Thus, for gaming, we'd unquestionably opt for the 7800X3D, and for a more productivity-focused build, the decision would depend on which CPU delivers the best results in your applications, Intel's 13700K or AMD's 7900.

CPU Performance Kings ($550 - $700)

Core i9-13900K/KF | Ryzen 9 7950X | Ryzen 9 7950X3D

Finally, we have the Ryzen 9 7900X3D, 7950X, 7950X3D and Core i9-13900 series.

The $700 Ryzen 7950X3D is a niche product that only makes sense for those who want to build a single PC and desire the best gaming performance possible, coupled with top-tier productivity performance, without making the PC run hotter than a portable oven. For $700, it's generally on par with the Core i9-13900K for gaming and productivity, but consumes significantly less power and is supported by a superior platform in terms of future support.

As an example, the 7950X3D is 8% faster than the 13900KS using DDR5-7200 memory in the Blender Open Data benchmark, and consumes almost half as much power for total system usage – just 279 watts versus a whopping 497 watts for the Intel processor.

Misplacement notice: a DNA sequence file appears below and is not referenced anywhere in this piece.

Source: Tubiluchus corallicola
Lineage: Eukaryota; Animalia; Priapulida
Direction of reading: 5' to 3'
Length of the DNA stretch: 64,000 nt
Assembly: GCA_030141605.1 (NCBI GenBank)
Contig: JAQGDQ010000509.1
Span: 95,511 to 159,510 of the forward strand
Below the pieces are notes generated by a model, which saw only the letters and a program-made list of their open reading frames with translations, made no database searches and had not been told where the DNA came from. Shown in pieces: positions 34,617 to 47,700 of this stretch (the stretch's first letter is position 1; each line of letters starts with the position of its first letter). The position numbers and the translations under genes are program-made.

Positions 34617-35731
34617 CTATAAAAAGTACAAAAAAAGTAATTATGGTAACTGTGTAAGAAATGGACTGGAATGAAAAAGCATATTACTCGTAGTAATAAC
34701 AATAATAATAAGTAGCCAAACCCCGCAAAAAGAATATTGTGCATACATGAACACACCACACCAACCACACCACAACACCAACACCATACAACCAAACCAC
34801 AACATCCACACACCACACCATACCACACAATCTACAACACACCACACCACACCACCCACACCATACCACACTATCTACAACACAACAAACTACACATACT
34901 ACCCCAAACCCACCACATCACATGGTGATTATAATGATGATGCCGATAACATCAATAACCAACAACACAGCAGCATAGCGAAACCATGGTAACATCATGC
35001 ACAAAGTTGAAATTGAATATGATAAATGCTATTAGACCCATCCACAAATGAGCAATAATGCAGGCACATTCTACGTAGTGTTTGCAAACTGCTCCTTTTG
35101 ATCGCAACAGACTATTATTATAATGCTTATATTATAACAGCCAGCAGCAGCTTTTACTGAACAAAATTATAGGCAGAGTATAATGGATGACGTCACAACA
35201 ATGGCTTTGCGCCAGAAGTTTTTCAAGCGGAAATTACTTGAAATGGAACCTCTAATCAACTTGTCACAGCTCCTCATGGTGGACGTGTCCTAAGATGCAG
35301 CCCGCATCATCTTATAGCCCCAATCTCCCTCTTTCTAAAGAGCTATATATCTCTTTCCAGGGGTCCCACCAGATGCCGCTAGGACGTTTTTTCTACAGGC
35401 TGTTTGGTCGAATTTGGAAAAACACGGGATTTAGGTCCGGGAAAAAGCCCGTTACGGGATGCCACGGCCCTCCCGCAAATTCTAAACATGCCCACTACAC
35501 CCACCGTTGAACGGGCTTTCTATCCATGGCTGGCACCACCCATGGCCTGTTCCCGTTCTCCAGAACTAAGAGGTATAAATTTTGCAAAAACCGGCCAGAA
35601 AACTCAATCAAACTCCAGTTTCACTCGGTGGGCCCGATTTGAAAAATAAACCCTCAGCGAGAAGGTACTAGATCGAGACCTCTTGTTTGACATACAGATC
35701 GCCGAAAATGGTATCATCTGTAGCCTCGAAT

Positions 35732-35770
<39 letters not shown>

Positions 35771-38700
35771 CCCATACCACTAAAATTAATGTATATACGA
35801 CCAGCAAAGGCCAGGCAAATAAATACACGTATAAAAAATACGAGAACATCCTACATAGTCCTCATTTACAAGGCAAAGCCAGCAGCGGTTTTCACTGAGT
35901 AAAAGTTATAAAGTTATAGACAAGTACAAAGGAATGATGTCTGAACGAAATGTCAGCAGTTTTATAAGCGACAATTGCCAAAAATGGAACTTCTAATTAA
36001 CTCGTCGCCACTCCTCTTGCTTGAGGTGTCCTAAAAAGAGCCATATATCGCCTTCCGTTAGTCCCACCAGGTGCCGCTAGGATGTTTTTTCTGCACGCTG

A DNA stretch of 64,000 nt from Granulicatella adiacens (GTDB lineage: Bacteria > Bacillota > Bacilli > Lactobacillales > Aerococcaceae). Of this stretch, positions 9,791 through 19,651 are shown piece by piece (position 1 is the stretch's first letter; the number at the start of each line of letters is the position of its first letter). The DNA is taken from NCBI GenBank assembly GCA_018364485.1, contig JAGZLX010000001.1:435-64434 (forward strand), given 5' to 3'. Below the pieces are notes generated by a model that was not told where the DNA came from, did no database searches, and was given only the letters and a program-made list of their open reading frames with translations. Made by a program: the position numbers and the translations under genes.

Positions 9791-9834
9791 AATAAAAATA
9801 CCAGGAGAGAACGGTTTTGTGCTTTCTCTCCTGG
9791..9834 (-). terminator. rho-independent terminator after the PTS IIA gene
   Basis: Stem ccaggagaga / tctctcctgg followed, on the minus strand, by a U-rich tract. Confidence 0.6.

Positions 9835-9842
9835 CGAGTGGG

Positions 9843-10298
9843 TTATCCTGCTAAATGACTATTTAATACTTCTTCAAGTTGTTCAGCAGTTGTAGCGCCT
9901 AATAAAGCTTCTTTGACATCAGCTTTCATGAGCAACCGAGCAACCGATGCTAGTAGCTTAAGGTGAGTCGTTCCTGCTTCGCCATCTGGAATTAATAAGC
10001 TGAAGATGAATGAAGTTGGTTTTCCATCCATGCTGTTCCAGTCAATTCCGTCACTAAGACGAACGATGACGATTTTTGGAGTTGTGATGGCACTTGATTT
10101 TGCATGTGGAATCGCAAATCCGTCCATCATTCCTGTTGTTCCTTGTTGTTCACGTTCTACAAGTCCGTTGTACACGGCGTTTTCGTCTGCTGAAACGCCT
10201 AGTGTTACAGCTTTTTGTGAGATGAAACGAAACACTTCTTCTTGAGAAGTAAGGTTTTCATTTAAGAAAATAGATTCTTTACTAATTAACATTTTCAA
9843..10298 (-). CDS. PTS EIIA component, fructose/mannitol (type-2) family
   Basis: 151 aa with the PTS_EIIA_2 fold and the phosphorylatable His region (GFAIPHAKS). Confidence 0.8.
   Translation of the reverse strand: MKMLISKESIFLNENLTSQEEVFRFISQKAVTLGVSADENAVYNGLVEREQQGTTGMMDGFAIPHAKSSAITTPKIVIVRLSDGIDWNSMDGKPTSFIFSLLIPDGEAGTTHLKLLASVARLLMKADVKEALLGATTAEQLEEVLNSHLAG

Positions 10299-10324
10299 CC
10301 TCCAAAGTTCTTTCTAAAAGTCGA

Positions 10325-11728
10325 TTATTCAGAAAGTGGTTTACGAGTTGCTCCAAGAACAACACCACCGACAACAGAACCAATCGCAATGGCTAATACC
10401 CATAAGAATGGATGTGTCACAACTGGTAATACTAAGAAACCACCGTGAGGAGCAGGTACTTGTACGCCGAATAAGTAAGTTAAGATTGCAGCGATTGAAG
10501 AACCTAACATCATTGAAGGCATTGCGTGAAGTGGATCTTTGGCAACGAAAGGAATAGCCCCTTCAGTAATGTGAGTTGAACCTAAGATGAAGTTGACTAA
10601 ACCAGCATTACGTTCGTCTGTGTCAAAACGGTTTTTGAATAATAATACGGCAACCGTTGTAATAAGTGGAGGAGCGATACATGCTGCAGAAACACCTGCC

But, of course, the 7950X3D costs significantly more than the $560 13900K, but the 7950X doesn't at $580, so if productivity is your main concern, then we recommend the 16-core 7950X for its superior power efficiency and platform longevity.

You could also argue that the Core i7-13700K is the best all-rounder at its price tier. There's some truth to that, but you have to make significant compromises on power usage and platform support.

The 7900X3D is a somewhat dumb CPU offering that doesn't make any sense even at the discounted $499 price point. If productivity is the focus, consider the more affordable 7900 for $420 or the 7900X for $430 instead.

If gaming is the primary focus, then the much cheaper Ryzen 7 7800X3D is your best bet, and if you want a balance of both gaming and productivity, the Ryzen 9 7950X3D is the way to go. Despite its overall excellent performance, we find it challenging to recommend the 13900K these days.